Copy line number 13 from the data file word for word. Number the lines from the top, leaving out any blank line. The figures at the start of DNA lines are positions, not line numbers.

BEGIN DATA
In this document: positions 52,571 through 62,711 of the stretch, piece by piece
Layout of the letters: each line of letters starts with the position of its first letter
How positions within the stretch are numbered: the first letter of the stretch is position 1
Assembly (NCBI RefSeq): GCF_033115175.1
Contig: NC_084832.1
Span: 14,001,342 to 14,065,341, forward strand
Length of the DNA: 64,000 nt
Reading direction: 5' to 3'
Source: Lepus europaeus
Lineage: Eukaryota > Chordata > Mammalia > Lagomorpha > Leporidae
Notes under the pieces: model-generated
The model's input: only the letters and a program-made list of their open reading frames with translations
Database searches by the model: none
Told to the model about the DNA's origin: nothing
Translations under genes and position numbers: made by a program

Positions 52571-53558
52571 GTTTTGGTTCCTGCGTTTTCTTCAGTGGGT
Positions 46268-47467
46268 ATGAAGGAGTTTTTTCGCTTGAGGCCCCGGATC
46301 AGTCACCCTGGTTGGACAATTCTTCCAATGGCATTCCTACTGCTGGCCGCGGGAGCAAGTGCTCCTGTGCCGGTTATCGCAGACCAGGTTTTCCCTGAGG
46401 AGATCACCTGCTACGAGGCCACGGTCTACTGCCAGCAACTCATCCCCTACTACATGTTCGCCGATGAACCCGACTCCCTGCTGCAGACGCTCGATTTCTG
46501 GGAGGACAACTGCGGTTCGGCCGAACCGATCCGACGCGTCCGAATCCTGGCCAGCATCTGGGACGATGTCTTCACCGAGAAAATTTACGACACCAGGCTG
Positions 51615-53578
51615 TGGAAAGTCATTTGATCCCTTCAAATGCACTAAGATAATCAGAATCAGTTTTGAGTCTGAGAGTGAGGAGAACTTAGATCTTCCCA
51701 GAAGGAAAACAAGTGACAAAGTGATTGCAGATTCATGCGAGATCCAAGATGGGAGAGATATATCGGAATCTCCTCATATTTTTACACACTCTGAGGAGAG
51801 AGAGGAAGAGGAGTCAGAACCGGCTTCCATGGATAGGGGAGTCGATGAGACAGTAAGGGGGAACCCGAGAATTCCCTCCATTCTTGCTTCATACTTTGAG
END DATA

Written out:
Database searches by the model: none